Robert Jenson concludes this reflection on his involvement in the ecumenical movement with these speculations:
‘The ecumenical movement centered on “the dialogues” was carried by these now distracted and enfeebled bodies [i.e., Anglicans and Lutherans] and the Roman Catholic Church. And there is no one to pick up the burden on the Protestant side. Evangelicals are rarely bothered by questions of eucharistic fellowship — or by sacramental matters generally — and when they do think about such fellowship they assume that they are all in it anyway. In the dialogue days, when a meeting included evangelicals they would regularly demand moving from worries about sacramental fellowship to more interesting matters.
So what do we do now? I think the first thing is to remember that we pray for something we will not do: “thy Kingdom come.” God will take care of that, and when he does he will sort out his Church in ways that will surely surprise us. It may happen any minute, so let us keep on praying for the unity of the Church.
If there is to be a long meantime, perhaps we may suppose that God will be up to something in it. Perhaps he is indeed winding down the Protestant experiment, as has been suggested. If things go on as they are, he will carry on the ecumene with the Roman Catholic Church, Eastern churches, and Pentecostal groups. (We will not reckon with an “emerging church,” whatever may be brewing in the religious murk. Church — ekklesia — does not emerge; it is summoned.) We relics of an earlier providence — and there doubtless will be some — may be permitted to contribute by raising voices from antiquity.
Or perhaps God has something more drastic in mind. When Joseph Ratzinger was a cardinal he used to say that further progress toward overcoming the major divisions of the Church would require a great and unpredictable intervention of the Spirit. (I know he really said this because one time it was to me.)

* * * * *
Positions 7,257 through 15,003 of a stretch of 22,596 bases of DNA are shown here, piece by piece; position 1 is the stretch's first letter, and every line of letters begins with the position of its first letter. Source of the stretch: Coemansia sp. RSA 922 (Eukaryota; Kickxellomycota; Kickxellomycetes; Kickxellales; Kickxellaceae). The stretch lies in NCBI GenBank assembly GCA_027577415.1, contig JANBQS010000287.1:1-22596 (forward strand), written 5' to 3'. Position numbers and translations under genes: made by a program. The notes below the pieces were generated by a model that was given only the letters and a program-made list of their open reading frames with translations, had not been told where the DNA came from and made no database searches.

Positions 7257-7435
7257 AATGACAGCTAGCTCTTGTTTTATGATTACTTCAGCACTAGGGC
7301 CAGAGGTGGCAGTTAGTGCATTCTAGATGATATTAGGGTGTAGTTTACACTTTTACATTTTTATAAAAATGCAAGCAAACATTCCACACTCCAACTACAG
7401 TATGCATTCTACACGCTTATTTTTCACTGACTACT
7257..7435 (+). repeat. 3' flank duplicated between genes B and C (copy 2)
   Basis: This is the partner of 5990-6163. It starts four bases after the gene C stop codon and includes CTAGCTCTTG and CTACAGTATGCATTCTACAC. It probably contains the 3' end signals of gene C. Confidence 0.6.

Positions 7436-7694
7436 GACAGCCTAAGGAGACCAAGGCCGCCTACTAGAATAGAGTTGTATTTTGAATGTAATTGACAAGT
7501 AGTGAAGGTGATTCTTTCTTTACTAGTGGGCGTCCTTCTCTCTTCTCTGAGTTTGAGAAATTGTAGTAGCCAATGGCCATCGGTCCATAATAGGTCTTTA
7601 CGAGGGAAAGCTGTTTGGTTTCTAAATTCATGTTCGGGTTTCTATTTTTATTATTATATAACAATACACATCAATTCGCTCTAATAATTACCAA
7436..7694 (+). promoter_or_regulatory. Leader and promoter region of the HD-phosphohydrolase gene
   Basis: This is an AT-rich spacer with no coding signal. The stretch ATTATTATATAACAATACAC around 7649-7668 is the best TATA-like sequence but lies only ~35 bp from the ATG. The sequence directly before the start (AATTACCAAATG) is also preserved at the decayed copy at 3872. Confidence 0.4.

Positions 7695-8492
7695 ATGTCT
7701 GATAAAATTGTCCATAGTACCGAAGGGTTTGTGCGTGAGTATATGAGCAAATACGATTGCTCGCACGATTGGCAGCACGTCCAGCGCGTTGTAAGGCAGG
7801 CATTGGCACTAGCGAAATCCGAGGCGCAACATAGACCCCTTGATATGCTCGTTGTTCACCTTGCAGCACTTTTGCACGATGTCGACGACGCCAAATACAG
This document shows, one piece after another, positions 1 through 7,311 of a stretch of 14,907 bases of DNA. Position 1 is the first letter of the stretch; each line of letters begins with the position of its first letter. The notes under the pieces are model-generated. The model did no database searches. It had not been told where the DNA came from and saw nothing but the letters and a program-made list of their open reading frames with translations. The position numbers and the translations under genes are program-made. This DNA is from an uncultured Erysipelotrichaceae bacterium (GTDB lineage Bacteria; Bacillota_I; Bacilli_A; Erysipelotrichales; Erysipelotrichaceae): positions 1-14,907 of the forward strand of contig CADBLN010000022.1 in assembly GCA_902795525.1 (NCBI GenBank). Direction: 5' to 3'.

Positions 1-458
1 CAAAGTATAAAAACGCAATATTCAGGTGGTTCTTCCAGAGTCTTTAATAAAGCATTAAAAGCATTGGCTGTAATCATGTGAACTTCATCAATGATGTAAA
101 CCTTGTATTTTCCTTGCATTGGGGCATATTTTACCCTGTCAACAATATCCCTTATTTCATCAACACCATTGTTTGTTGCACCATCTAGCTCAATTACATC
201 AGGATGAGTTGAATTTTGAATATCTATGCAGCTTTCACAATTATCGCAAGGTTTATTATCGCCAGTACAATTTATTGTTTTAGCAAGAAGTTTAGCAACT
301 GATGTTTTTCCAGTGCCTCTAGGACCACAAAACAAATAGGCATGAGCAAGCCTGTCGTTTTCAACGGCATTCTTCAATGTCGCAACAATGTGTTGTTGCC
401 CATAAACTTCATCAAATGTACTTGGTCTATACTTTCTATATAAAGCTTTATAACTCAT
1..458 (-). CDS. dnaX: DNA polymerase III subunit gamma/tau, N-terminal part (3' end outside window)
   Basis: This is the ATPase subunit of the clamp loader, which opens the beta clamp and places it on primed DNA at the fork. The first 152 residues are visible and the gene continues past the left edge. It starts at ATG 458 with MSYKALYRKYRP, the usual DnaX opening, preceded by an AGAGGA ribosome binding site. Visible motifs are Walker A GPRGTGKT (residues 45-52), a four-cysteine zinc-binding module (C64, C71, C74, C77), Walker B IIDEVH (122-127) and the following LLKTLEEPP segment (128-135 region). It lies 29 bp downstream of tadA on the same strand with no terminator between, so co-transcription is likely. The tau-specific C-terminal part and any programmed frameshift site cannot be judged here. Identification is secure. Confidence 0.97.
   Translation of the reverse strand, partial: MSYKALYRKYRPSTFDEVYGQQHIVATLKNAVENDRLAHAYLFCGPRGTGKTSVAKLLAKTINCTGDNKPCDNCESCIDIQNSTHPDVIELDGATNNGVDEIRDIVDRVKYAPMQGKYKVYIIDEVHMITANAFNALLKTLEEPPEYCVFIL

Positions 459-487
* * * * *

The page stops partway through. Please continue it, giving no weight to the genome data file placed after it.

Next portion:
Or perhaps the Spirit will act yet more eschatologically than the cardinal was contemplating. Perhaps an unimaginable rehearsal of final judgment will upset the entire ecclesial fruit basket, so that God may sort the kinds as he chooses.
These speculative scenarios are of things only God can do. If nothing so theodramatic comes to pass and we simply face more of the same for an indefinite future, what do we — who are not Roman Catholic or Eastern — do? There is no going back.
There will be faithful congregations, some in and some out of the mummies of the mainline. There will surely be surviving faithful churchly institutions, broke but struggling on. There already are societies of clergy and laity, formed for survival in spiritual hard times. There will be desperate persons and families, holding faith in unfriendly seas. There are Pentecostal groups with high understandings of Eucharist and its fellowship. There are theologians who write for the Church of the creed. Let all these come together, catch as catch can. Let them cling to baptism, and after that not be too precise about further conditions of fellowship.
And let all of this be a waiting on the Lord. We do not need to know what for, short of the Kingdom’.